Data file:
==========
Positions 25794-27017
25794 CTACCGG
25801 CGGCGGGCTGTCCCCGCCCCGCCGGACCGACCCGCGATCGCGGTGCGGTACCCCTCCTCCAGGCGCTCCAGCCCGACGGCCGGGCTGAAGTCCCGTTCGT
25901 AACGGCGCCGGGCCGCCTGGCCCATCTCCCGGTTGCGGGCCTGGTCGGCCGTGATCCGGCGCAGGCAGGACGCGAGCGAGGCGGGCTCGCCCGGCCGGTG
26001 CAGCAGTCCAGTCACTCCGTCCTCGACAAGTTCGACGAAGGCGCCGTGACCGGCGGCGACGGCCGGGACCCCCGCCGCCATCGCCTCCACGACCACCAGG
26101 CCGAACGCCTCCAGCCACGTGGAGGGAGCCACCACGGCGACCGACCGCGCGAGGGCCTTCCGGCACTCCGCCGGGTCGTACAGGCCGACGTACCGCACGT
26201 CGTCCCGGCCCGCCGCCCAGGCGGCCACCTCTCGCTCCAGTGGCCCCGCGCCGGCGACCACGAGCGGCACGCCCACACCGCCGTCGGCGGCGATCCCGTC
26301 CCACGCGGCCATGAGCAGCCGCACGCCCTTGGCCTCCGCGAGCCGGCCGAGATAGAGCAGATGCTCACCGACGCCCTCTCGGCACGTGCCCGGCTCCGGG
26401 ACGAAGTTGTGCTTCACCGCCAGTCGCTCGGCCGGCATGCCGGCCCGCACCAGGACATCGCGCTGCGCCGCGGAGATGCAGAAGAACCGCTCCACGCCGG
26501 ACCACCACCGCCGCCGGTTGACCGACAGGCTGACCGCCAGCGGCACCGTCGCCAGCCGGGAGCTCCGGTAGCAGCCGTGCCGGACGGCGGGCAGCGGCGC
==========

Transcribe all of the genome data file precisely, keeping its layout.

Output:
Positions 25794-27017
25794 CTACCGG
25801 CGGCGGGCTGTCCCCGCCCCGCCGGACCGACCCGCGATCGCGGTGCGGTACCCCTCCTCCAGGCGCTCCAGCCCGACGGCCGGGCTGAAGTCCCGTTCGT
25901 AACGGCGCCGGGCCGCCTGGCCCATCTCCCGGTTGCGGGCCTGGTCGGCCGTGATCCGGCGCAGGCAGGACGCGAGCGAGGCGGGCTCGCCCGGCCGGTG
26001 CAGCAGTCCAGTCACTCCGTCCTCGACAAGTTCGACGAAGGCGCCGTGACCGGCGGCGACGGCCGGGACCCCCGCCGCCATCGCCTCCACGACCACCAGG
26101 CCGAACGCCTCCAGCCACGTGGAGGGAGCCACCACGGCGACCGACCGCGCGAGGGCCTTCCGGCACTCCGCCGGGTCGTACAGGCCGACGTACCGCACGT
26201 CGTCCCGGCCCGCCGCCCAGGCGGCCACCTCTCGCTCCAGTGGCCCCGCGCCGGCGACCACGAGCGGCACGCCCACACCGCCGTCGGCGGCGATCCCGTC
26301 CCACGCGGCCATGAGCAGCCGCACGCCCTTGGCCTCCGCGAGCCGGCCGAGATAGAGCAGATGCTCACCGACGCCCTCTCGGCACGTGCCCGGCTCCGGG
26401 ACGAAGTTGTGCTTCACCGCCAGTCGCTCGGCCGGCATGCCGGCCCGCACCAGGACATCGCGCTGCGCCGCGGAGATGCAGAAGAACCGCTCCACGCCGG
26501 ACCACCACCGCCGCCGGTTGACCGACAGGCTGACCGCCAGCGGCACCGTCGCCAGCCGGGAGCTCCGGTAGCAGCCGTGCCGGACGGCGGGCAGCGGCGC